The tracking feature of the present invention also permits notification if the animal has exceeded a selected area of protection. This is accomplished by programming the receiver microprocessor so that, when the transmitter in the animal collar has traveled beyond a predetermined distance from the receiver and the receiver no longer detects the transmissions emanating from the collar, or when the signal falls below a predetermined signal strength, tracking receiver 70 may provide an alert by way of an audible or visual alarm 80.
In either tracking mode, as the receiver gets closer to the transmitter source in the collar, a signal attenuating circuit 76 automatically adjusts the unit's gain in such a way as all antennas will still receive a signal but that signal will be attenuated so as not to cause overloading of the receiver. This overloading prevents more than one antenna from presenting the same signal strength and compromising the directional ability of the system in strong signal environments.
In addition to use with animals, the tracking collar of the present invention, particularly the directional and distance tracking feature, may be used to track anything else that moves, such as humans or objects.
While the present invention has been particularly described, in conjunction with a specific preferred embodiment, it is evident that many alternatives, modifications and variations will be apparent to those skilled in the art in light of the foregoing description. It is therefore contemplated that the appended claims will embrace any such alternatives, modifications and variations as falling within the true scope and spirit of the present invention.
|Patente citada||Fecha de presentación||Fecha de publicación||Solicitante||Título|
|US5046456 *||18 Mar 1991||10 Sep 1991||Protect A Pet, Inc.||Illuminated collar|
|US5074251 *||31 Oct 1990||24 Dic 1991||Nancy A. Pennock||Illuminated pet collar|
|US5523927 *||29 Dic 1994||4 Jun 1996||Gokey; James A.||Illuminated animal collar|
|US5535106 *||9 Dic 1994||9 Jul 1996||Tangen; Amy J.||High visibility animal collar|
|US5603094 *||28 Jul 1994||11 Feb 1997||Greear, Jr.; Willie J.||Animal tracking system with transmitter attachable to an animal's collar|
|US5900818 *||1 Abr 1998||4 May 1999||Televilt International Ac||Animal tracking system|
|US5952925 *||28 May 1998||14 Sep 1999||Secker; Gordon P.||Collar for a cat for warning a bird of the presence of the cat|
|US6067018 *||22 Dic 1998||23 May 2000||Joan M. Skelton||Lost pet notification system|
|US6557498 *||10 Ago 2000||6 May 2003||David Allen Smierciak||Night safety pet illumination marker|
|Patente citante||Fecha de presentación||Fecha de publicación||Solicitante||Título|
|US7140327 *||1 Abr 2004||28 Nov 2006||Sondra Morehead||Illuminated collar|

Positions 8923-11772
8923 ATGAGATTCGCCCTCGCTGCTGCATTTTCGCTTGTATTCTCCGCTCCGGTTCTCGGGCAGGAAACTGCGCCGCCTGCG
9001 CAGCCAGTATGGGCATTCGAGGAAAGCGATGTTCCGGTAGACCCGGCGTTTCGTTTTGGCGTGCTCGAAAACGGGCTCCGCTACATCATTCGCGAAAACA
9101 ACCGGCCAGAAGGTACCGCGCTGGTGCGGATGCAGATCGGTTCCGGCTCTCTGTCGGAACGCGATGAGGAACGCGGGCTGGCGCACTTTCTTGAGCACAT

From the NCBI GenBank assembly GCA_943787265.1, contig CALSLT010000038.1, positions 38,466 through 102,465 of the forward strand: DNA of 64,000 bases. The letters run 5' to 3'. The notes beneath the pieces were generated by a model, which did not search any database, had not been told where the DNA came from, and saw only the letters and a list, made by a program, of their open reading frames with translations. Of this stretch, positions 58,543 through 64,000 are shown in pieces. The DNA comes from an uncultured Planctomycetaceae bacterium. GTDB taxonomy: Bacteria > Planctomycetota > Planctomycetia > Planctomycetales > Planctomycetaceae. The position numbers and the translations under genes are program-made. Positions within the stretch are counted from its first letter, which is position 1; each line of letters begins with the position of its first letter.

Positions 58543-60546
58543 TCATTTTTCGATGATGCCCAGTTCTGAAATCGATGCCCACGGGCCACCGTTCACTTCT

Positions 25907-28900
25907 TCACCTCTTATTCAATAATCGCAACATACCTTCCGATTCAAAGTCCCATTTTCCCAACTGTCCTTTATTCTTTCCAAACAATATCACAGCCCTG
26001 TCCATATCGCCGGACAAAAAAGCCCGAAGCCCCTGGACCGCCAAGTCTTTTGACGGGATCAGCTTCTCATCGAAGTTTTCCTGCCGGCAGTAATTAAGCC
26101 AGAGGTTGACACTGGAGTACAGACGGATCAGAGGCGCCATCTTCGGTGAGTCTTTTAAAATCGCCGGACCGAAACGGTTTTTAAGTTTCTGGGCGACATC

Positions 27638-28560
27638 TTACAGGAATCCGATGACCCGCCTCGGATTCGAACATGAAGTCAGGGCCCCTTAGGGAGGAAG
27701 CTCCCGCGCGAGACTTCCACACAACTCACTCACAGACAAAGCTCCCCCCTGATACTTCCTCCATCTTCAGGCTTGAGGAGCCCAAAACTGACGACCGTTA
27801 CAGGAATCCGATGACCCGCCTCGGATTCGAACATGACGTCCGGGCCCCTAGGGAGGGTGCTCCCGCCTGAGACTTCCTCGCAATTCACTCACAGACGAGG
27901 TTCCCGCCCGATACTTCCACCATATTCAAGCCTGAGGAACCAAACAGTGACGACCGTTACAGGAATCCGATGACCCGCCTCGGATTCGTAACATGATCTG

|US7318393 *||4 May 2006||15 Ene 2008||Ayscue Charles O||Lighted pet harness|
|US7420473||22 Mar 2006||2 Sep 2008||Radio Systems Corporation||Pet alert collar|
|US7583508 *||9 May 2003||1 Sep 2009||Alps Electric Co., Ltd.||Band-shaped input device and electronic device|
|US7705736||18 Ene 2008||27 Abr 2010||John Kedziora||Method and apparatus for data logging of physiological and environmental variables for domestic and feral animals|
|US7990274 *||9 Nov 2007||2 Ago 2011||Hill Patricia J||Call system for location and training of a cat or other domestic animal|
|US8248248 *||15 Jun 2011||21 Ago 2012||Hill Patricia J||Electronic transmitter and receiver system for training of cats and other domestic animals and method of training domestic animals|
|US8468979 *||28 Feb 2008||25 Jun 2013||Iti Scotland Limited||Collar for an animal|
|US8511856||18 Nov 2011||20 Ago 2013||Dog-E-Glow, Inc.||LED device having printable layer|
|US8662734||18 Ago 2011||4 Mar 2014||Redwood Systems, Inc.||LED track lighting with flexible circuit|
|US8736499||18 Ene 2011||27 May 2014||Radio Systems Corporation||Antenna enclosed within an animal training apparatus|
|US8783212 *||31 Ene 2013||22 Jul 2014||Bart Bellon||Animal collar with integrated electronics|
|US8840263 *||31 Ene 2013||23 Sep 2014||Henry Franklin Jones||Safety light|
|US8926154||24 Abr 2013||6 Ene 2015||Dog-E-Glow, Inc.||LED device having printable layer and retention feature|
|US8929821 *||30 Ago 2012||6 Ene 2015||Bigger Than The Wheel Ltd.||Short range RF monitoring system|
|US20050162272 *||1 Sep 2004||28 Jul 2005||Gossy Ernest F.||Simplified A.M. transmitter for lost persons, especially children and hunters|
|US20050217611 *||1 Abr 2004||6 Oct 2005||Sondra Morehead||Illuminated collar|
|US20090208295 *||31 Ene 2009||20 Ago 2009||Nathan Kinert||Drilling rig riser identification apparatus|
|US20100288208 *||28 Feb 2008||18 Nov 2010||Iti Scotland Limited||Collar for an Animal|
|US20110234396 *||29 Sep 2011||Safeawake, Llc||Fire and emergency warning and locator system|
|US20120085298 *||12 Abr 2012||Wolters Cat & Dog Gmbh||Flashing dog collar for animals, especially dogs|
|US20130059600 *||7 Mar 2013||Bigger Than The Wheel Ltd||Short range rf monitoring system|
|US20130233252 *||31 Ene 2013||12 Sep 2013||Bart Bellon||Animal Collar with Integrated Electronics|
|EP2388854A1 *||31 Mar 2006||23 Nov 2011||Radio Systems Corporation||Am antenna enclosed within an animal training apparatus|
|WO2007103301A2 *||5 Mar 2007||13 Sep 2007||Sheldon C Ramsay||Method and apparatus for wireless message transmission using device worn by animal|
|WO2010059067A1 *||20 Nov 2009||27 May 2010||Say Systems Limited||Animal collar|
|WO2012099972A1 *||18 Ene 2012||26 Jul 2012||Radio Systems Corporation||An antenna enclosed within an animal training apparatus|
|Clasificación de EE.UU.||340/573.1, 362/571, 362/103, 119/795, 362/104, 340/573.3, 340/539.1, 119/858, 362/108, 362/565, 340/539.15, 340/691.1, 119/859, 362/570|
|Clasificación internacional||G08B23/00, A01K15/02, A01K27/00, G08B1/08, H04Q7/00|
|Clasificación cooperativa||A01K15/023, G08B21/0288, A01K27/009, A01K27/006|
|Clasificación europea||A01K27/00H, G08B21/02A27, A01K15/02A2, A01K27/00E|
|27 May 2009||FPAY||Fee payment|
Year of fee payment: 4
|12 Jul 2013||REMI||Maintenance fee reminder mailed|
|29 Nov 2013||LAPS||Lapse for failure to pay maintenance fees|
|21 Ene 2014||FP||Expired due to failure to pay maintenance fee|
Effective date: 20131129